The City Council made the right move in granting the balance of a $25 million approved by voters in 2006 that will be used to replace the heating system and install air exchangers at Veterans Memorial Junior High School among a list of other less costly school renovations.
The balance is just over $4 million and the School Committee’s plan on how to use it came under intense scrutiny raising the question whether the city is dumping resources into an aging school system when it should be looking to build new schools. That wasn’t the only issue to entangling release of the funds.
When teachers complained of Vets’ finicky heating and stale air, they were not alone in questioning why schools moved ahead last summer with glamorous improvements to the auditoriums and entries at Pilgrim and Vets instead of putting the money into essentials like heating and classrooms.
Ed Ladouceur, chair of council finance committee, dove into the details of those improvements, how they had been selected and cost overruns. When schools mapped out improvements for this summer, Ladouceur resigned from the panel claiming schools had made up their minds and the outcome had been determined.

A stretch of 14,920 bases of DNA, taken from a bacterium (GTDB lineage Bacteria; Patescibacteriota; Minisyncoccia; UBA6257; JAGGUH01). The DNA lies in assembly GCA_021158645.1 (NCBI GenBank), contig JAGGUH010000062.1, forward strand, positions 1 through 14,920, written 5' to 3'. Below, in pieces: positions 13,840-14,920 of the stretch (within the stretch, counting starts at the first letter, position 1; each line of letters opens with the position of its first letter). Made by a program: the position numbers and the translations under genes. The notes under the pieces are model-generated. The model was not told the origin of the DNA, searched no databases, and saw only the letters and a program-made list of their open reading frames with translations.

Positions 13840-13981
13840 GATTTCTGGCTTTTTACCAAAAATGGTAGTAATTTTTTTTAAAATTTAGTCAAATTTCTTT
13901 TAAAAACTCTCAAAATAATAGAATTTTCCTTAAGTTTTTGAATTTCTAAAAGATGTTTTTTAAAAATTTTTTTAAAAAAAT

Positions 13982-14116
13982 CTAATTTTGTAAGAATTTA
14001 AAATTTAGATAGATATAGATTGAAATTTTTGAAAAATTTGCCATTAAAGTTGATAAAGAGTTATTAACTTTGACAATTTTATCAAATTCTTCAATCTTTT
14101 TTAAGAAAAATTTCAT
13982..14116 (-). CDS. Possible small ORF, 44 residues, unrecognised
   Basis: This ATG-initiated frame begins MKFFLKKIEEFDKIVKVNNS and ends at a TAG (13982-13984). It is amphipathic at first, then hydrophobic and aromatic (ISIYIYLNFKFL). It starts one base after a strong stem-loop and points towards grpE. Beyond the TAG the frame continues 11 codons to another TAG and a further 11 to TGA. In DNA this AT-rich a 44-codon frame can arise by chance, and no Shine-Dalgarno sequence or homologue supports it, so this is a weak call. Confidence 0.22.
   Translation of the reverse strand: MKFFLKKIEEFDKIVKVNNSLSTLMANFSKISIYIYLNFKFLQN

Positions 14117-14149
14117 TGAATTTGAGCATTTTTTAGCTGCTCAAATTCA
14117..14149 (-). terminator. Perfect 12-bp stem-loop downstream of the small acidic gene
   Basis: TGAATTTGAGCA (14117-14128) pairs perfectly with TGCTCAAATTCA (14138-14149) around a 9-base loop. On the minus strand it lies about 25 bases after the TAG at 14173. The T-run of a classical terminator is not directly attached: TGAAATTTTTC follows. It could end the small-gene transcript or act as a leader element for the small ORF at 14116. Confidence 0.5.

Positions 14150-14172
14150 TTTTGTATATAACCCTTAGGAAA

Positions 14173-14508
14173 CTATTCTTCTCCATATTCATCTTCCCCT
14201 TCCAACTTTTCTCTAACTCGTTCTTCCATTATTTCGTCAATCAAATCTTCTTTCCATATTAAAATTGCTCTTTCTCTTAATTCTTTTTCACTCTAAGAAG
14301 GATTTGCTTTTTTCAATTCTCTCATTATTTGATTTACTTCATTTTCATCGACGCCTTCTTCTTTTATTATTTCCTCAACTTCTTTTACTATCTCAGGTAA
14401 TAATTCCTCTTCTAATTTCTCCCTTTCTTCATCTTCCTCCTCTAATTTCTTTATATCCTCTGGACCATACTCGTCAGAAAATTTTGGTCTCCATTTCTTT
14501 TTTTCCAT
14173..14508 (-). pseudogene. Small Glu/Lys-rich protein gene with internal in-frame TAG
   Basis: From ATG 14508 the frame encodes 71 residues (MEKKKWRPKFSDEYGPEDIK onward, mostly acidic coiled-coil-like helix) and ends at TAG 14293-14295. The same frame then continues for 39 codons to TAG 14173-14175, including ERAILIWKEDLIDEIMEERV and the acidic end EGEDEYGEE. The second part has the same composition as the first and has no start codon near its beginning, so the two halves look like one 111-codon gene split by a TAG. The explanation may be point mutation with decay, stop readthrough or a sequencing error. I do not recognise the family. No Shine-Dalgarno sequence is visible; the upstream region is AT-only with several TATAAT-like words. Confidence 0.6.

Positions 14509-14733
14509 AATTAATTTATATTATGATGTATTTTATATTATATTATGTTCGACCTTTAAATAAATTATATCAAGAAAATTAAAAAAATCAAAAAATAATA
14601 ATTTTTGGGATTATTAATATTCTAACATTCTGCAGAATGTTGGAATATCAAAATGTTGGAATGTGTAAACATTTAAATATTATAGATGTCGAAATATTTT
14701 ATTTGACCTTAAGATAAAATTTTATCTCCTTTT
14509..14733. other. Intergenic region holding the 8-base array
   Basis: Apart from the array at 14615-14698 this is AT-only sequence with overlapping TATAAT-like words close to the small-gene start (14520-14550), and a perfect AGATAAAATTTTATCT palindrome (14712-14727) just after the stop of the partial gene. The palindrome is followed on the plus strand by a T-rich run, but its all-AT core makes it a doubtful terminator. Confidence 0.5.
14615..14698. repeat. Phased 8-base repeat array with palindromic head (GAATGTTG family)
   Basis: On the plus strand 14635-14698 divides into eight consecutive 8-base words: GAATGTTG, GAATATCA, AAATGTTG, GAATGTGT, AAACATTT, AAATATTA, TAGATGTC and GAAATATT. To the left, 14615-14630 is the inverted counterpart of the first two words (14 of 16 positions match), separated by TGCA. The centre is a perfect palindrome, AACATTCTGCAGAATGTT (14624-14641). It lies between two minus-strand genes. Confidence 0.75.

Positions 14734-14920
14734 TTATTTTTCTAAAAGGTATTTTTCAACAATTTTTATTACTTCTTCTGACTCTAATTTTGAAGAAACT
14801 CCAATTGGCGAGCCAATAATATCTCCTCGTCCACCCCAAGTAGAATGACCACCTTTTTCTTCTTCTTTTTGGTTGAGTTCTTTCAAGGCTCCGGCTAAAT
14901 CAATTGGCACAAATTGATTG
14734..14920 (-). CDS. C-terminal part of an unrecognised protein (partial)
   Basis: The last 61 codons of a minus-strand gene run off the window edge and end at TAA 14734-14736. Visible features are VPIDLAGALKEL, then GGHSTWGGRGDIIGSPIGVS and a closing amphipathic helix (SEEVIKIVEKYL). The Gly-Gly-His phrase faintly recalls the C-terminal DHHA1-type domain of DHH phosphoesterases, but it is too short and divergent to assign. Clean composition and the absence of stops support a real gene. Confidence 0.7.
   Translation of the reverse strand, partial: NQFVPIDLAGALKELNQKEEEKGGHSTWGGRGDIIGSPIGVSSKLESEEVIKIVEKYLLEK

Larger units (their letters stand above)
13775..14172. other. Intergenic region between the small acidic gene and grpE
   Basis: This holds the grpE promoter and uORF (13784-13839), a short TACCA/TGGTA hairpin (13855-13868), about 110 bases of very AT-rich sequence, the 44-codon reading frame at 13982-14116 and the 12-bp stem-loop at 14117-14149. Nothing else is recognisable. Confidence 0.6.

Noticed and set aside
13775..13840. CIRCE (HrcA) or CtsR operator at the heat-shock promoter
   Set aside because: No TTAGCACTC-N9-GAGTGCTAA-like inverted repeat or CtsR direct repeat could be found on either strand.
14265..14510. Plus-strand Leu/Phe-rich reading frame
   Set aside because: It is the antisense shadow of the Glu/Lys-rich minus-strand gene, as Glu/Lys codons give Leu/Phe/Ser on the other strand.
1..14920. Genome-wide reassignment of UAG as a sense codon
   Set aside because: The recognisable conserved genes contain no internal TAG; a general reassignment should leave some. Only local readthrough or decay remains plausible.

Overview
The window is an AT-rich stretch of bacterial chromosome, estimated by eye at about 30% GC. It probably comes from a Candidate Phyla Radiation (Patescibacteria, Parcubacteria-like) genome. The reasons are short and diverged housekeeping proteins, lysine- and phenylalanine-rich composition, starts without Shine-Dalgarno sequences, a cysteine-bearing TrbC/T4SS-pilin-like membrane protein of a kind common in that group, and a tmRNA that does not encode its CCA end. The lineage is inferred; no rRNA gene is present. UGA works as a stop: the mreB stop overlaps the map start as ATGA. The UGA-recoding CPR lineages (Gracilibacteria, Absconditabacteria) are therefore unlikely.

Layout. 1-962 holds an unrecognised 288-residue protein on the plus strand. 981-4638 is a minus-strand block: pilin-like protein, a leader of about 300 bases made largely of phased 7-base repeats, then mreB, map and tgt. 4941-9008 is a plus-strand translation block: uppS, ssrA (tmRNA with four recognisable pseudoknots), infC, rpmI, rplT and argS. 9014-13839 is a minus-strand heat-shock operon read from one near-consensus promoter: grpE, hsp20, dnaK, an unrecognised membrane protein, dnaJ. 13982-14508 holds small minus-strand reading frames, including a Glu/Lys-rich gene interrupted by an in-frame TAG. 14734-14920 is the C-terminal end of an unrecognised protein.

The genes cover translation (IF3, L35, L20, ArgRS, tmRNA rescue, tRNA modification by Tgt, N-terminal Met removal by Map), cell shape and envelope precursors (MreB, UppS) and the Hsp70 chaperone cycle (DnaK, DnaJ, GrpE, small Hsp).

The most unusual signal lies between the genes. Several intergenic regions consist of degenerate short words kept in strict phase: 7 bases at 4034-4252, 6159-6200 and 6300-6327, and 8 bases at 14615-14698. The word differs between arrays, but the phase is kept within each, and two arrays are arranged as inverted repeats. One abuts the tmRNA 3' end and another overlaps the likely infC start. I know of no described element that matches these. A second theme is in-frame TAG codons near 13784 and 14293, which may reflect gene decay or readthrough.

The one card the council had was to deny release of the funds or reduce them. There was an effort to scrap the balance of the bond even though voters gave it their blessing eight years ago. Our guess had the measure passed it would have been contested in the courts.
Thankfully, reason prevailed. The schools have the funds to move ahead with the improvements.
But we hope the schools also recognize where they failed in presenting this spending package.
Ladouceur is not alone in looking to justify municipal expenditures. A contractor, Ladouceur has made a successful business looking at every component going into a project and questioning how it might be accomplished efficiently. He is treating schools, and for that matter city expenditures, with the same intense scrutiny.
Schools would do well to keep him informed every step of the way. Not only may they recruit an ally, but save the taxpayers some money, which we can use.